In the Netherlands, they call it Orange Fever or Orange Craze — the mania expressed by the nation’s national soccer team.
Closer to home, the NFL’s Denver Broncos have been identifiable for decades by their Orange Crush label.
But last Thursday, on an unseasonably chilly spring afternoon, all nicknames applied to the South Pasadena cross country team, which ran over, through and past its Rio Hondo League foes in winning championships at every contested level, exiting Pasadena’s Hahamongna Watershed Park with the girls’ and boys’ varsity and boys’ junior varsity titles.
As might be expected, the Tigers won each individual title, as seniors Lindsay Michels, Andrew Villapudua and Derek Rodriguez were first to step across the finish line at their respective levels. When viewed from a different perspective, of the first 35 runners who crossed the finish line in the three combined races, 21 of them were representing South Pasadena High School.
Michels capped an undefeated season by winning the girls’ varsity race in 18:07. Junior Sydney Morrow was second in 18:23, followed by senior Amelia Jarolim (sixth, 20:23), junior Lilian Zhu (eighth, 20:53), junior Miranda Liu (11th, 21:29), sophomore Kaile Fernandes (12th, 21:36) and junior Gabriela Rodriguez (13th, 21:50). As if another indicator of the Tigers’ domination was needed, South Pasadena’s average runner traversed the three-mile course in 19:51 — more than four minutes faster than runner-up San Marino.
“Michels had a monster nine months of training,” said coach Mike Parkinson. “And Sydney ran a 17:23 three-mile race on the track. Overall our times were a little slower, but we have to put it all in perspective.”
In the boys’ varsity race, senior Andrew Villapudua lived up to his bib number of #1, closing his own undefeated campaign in a time of 15:44. Junior Liam de Villa finished third in a time of 16:35. From there, the orange shirts continued the onslaught, courtesy of senior Patrick Latting (fourth, 16:55), junior Brady Nakamura (fifth, 17:13), senior Andrew Parkinson (eighth, 17:40), junior Philson Ho (12th, 18:17) and junior Kaden Chai (15th, 18:49).
An additional story was revealed by the Tigers’ average time, which at 16:49 was almost three minutes faster than Temple City’s, which finished second.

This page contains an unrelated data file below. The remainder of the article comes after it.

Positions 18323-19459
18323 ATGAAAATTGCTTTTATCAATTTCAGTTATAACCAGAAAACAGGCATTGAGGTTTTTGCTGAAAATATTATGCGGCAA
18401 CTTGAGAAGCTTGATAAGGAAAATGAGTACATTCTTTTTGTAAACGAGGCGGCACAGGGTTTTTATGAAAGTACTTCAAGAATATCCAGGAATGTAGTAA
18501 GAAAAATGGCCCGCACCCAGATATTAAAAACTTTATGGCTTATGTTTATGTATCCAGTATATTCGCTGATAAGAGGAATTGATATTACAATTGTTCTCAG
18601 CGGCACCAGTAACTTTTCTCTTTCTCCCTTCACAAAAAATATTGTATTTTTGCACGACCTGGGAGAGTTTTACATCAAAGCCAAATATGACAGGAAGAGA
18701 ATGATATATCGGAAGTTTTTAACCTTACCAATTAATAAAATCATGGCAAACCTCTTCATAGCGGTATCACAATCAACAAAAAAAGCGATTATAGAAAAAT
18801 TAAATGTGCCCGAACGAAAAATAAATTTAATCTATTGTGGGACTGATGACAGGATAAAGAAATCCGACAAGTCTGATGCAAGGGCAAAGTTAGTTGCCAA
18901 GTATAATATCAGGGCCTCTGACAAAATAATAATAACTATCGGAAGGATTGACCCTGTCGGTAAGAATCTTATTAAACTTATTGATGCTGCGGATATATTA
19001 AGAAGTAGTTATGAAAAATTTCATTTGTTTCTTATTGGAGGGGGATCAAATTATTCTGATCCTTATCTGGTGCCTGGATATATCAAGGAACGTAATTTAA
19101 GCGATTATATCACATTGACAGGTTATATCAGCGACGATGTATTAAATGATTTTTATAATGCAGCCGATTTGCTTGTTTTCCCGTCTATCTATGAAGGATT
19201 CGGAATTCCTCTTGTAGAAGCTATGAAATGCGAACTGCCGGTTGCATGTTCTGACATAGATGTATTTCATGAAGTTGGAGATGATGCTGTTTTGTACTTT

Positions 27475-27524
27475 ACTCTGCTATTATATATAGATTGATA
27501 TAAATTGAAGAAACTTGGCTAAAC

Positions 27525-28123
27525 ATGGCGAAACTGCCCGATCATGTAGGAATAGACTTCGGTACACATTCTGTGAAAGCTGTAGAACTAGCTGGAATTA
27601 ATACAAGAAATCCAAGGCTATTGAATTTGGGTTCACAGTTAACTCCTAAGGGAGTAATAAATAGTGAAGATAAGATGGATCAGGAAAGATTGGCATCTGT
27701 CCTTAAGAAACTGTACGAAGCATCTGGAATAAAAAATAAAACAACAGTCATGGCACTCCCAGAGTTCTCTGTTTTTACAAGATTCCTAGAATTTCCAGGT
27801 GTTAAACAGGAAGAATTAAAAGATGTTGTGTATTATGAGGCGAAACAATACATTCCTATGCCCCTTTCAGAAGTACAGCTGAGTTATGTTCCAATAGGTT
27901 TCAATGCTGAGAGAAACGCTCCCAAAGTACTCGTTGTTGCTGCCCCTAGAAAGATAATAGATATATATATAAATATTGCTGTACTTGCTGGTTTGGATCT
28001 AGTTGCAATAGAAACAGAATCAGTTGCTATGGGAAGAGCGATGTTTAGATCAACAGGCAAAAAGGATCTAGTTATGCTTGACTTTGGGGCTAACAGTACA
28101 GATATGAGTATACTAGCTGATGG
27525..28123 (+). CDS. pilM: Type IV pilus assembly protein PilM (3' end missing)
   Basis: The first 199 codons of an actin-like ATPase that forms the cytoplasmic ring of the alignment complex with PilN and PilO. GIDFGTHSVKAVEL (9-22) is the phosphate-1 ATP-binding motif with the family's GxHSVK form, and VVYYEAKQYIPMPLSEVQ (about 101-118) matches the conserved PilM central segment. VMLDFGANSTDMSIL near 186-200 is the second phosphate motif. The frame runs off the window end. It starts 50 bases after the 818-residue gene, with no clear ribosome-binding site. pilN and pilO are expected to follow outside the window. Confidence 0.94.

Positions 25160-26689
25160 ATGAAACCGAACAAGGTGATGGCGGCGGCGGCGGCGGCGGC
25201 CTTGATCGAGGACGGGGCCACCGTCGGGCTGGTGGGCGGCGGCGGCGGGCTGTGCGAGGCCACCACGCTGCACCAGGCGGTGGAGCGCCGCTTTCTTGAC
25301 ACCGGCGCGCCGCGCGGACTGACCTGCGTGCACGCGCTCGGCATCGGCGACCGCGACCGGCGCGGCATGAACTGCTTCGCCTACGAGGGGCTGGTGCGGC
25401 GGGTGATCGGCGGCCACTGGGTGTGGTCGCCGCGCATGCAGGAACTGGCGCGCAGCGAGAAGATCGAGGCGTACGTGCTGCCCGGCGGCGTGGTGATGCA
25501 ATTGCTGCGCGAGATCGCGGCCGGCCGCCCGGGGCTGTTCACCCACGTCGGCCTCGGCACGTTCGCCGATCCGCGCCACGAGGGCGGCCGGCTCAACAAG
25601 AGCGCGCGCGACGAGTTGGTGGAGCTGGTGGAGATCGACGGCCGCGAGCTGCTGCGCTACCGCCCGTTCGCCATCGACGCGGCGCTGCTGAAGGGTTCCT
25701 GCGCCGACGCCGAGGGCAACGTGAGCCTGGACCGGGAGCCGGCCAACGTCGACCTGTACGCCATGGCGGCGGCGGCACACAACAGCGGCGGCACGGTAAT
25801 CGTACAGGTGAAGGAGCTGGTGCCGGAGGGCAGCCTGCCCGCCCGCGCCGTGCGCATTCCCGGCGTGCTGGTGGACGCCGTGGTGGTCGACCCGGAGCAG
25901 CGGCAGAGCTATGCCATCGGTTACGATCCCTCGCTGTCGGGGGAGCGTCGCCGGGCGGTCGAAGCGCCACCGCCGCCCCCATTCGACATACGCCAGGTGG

The race was bittersweet for Andrew Parkinson, who barely recovered from a stress fracture in time for the race and was hoping to provide a friendly challenge to Villapudua for the championship.
Parkinson singled out de Villa for what he called “an outstanding race.”
“Liam will be among our leading runners coming back,” said the coach.
The junior varsity boys’ race really wasn’t close, as senior Derek Rodriguez raced to victory in 18:41. He was followed in order by senior Riley Williams (second, 19:17), and juniors Noah Kuhn (third, 19:36), Steven Kim (fourth, 21:06), Joshua Ramirez (fifth, 21:19), Austin Borgerding (sixth, 21:35) and Jeremy Rhee (seventh, 21:58).
At the end of the day, coach Michael Parkinson said he was “grateful.”
“I appreciate that we won all of the divisions but mostly because we hade a sufficient number of runners,” Parkinson said. “We had 27 runners who came to the finals and we had no freshmen. During a typical season we have about 70 runners at the end of the season, including 20 freshmen.”
Though the quantity was reduced, Parkinson was pleased with the quality, given the circumstances.
“We still had some good individual times and there is a lot there to make us feel good about the future,” he said. “I give these young people a lot of credit for staying in shape for one full year in anticipation of the start of the cross country season. They showed a lot of perseverance.”
He then glanced towards an opponent that was wearing neither green and yellow, royal blue and white, cardinal and gold, or kelly green and white.
“This was a win over COVID,” Parkinson said, with a chuckle.